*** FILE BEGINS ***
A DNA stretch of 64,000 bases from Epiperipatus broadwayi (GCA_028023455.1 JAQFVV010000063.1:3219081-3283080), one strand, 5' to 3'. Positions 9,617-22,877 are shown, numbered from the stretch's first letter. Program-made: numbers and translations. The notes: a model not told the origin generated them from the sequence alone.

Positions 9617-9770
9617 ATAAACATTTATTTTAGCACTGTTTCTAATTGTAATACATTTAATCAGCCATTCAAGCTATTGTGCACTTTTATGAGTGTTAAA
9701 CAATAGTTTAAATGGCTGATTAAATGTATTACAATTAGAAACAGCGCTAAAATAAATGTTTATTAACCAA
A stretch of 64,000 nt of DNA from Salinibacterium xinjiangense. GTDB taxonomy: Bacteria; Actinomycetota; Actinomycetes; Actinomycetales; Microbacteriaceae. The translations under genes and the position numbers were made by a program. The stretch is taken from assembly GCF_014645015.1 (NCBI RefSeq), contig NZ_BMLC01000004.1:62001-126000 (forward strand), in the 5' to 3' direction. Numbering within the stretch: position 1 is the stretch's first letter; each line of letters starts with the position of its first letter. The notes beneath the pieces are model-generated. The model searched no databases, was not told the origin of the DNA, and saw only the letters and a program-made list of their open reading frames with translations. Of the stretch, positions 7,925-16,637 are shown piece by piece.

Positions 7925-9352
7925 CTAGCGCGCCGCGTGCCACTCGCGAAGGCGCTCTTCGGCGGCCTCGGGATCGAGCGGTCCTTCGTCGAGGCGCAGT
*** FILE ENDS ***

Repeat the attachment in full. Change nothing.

A DNA stretch of 64,000 bases from Epiperipatus broadwayi (GCA_028023455.1 JAQFVV010000063.1:3219081-3283080), one strand, 5' to 3'. Positions 9,617-22,877 are shown, numbered from the stretch's first letter. Program-made: numbers and translations. The notes: a model not told the origin generated them from the sequence alone.

Positions 9617-9770
9617 ATAAACATTTATTTTAGCACTGTTTCTAATTGTAATACATTTAATCAGCCATTCAAGCTATTGTGCACTTTTATGAGTGTTAAA
9701 CAATAGTTTAAATGGCTGATTAAATGTATTACAATTAGAAACAGCGCTAAAATAAATGTTTATTAACCAA
A stretch of 64,000 nt of DNA from Salinibacterium xinjiangense. GTDB taxonomy: Bacteria; Actinomycetota; Actinomycetes; Actinomycetales; Microbacteriaceae. The translations under genes and the position numbers were made by a program. The stretch is taken from assembly GCF_014645015.1 (NCBI RefSeq), contig NZ_BMLC01000004.1:62001-126000 (forward strand), in the 5' to 3' direction. Numbering within the stretch: position 1 is the stretch's first letter; each line of letters starts with the position of its first letter. The notes beneath the pieces are model-generated. The model searched no databases, was not told the origin of the DNA, and saw only the letters and a program-made list of their open reading frames with translations. Of the stretch, positions 7,925-16,637 are shown piece by piece.

Positions 7925-9352
7925 CTAGCGCGCCGCGTGCCACTCGCGAAGGCGCTCTTCGGCGGCCTCGGGATCGAGCGGTCCTTCGTCGAGGCGCAGT